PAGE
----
Folded flat and into narrow bundles, plastic bags are placed either in pockets or into tops of socks, resting against the shinwraps and held firmly upright with rubber bands. Five bags per shin are seldom noticed when packed around the lower legs above the ankles.
There is an added benefit in carrying the bags next to the shins. Personal experience can attest to their effectiveness in absorbing and repelling bites from poisonous snakes.
Out in the untamed wilderness, finding water can be a problem for the survivor. One of the biggest hassles is how to carry it with you when you do find it.
For the pocket survivalist, the simplest way is to insert one plastic bag inside another. Up to 12 quarts of water can be toted in one water bag by using the gillnet as a shoulder carry sling-pack. Lash the top of the water bag with a balloon for u tighter, almost dripless seal.
Upon arrival at a campsite, tie the upper portion of the water bag to a tree to prevent spillage. Still resting on the ground, it becomes the main tank for camping needs. The camper draws what will be used for the evening into other bags.
A plastic bag can be used as a basin to bathe in or as a pot to cook foraged foods. Dropping hot rocks into the bag of water rapidly brings it to a boil, and without melting the plastic. This is due to the cooling effect of the water. In many refugee camps of war-torn Syria, cooking in plastic bags has reached its zenith as an unmatched art.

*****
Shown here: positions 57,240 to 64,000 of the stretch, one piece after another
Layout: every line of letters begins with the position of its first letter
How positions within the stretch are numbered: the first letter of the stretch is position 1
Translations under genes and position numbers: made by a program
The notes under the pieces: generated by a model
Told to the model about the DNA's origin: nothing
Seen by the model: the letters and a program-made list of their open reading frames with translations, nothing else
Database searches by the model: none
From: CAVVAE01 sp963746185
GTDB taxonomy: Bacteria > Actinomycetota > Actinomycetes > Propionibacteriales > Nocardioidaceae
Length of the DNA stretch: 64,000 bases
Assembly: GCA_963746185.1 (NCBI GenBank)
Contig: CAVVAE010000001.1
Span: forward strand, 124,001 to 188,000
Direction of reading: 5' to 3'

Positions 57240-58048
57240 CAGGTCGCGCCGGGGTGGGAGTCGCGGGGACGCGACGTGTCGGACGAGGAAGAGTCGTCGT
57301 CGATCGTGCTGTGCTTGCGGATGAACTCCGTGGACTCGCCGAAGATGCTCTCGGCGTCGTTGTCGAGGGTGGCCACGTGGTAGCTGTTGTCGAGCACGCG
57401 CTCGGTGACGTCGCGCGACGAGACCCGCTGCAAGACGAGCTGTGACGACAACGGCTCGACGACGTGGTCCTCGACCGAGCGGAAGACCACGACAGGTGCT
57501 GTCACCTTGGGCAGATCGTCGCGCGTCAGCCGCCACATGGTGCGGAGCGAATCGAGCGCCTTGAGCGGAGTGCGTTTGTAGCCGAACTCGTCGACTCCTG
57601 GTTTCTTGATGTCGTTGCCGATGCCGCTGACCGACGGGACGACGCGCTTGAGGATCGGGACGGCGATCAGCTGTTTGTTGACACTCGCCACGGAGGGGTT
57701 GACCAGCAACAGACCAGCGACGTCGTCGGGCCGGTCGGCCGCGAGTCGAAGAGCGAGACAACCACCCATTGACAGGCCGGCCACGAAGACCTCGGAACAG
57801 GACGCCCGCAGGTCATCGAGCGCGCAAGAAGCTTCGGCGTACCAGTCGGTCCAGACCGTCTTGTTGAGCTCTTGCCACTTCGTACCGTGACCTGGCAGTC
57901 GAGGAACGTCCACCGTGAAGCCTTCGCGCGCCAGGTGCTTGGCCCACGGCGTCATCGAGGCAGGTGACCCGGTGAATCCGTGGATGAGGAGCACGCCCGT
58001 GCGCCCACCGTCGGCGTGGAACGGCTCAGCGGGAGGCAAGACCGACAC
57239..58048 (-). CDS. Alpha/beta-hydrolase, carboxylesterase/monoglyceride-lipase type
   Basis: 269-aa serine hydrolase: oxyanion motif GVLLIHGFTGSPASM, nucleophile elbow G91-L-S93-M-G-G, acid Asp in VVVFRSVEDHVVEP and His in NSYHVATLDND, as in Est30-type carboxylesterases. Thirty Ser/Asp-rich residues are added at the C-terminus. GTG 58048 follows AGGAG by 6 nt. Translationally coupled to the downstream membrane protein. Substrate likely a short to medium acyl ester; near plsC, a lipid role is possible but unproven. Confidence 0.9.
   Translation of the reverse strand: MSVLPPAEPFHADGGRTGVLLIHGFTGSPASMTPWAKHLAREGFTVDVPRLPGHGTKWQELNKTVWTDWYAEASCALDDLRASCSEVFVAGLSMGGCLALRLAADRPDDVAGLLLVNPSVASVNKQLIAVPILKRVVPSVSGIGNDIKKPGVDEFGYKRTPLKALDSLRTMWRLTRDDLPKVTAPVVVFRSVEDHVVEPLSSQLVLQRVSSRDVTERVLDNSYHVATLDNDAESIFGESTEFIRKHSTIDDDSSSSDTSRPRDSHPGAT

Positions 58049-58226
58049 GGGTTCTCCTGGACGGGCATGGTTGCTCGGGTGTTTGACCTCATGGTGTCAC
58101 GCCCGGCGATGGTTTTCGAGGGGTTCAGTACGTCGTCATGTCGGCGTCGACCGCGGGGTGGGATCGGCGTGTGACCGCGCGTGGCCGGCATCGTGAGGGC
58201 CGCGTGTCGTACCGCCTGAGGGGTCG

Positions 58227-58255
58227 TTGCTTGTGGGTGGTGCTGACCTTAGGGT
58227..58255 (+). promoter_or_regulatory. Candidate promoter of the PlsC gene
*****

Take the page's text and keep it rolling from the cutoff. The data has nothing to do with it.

Having a gillnet in your pocket survival kit
The gillnet (12 x 4 feet dimensions) made of a fine line or nylon twine, has multiple uses. It can be rigged to catch fish, adding rock anchors or socks filled with sand and inflated balloon floats. Situated between two points of open water, the gillnet snags swimming fish. A pond or a stream may provide several meals for the survivor.
The gillnet can be used to snare birds by erecting between trees bordering water holes, intersecting their flyways. It can be set across game trails to intercept and trap animals that bumble into its mesh.
It rolls up into a palm-size bundle for storage, weighing less than three to four ounces. The gillnet can be used in lieu of a rope, as a net wrap, camouflage netting (add foliage), scarf, and in many other ways. No woodsman should be without the handy gillnet.
In tick or flea zones, stuff pants cuffs into sock tops and wrap improvised gaiters around the ankles. A gaiter can be made from a strip of plastic or a bottomless plastic bag, taping to pants and tops of shoes. This is useful in snow-filled environments, too.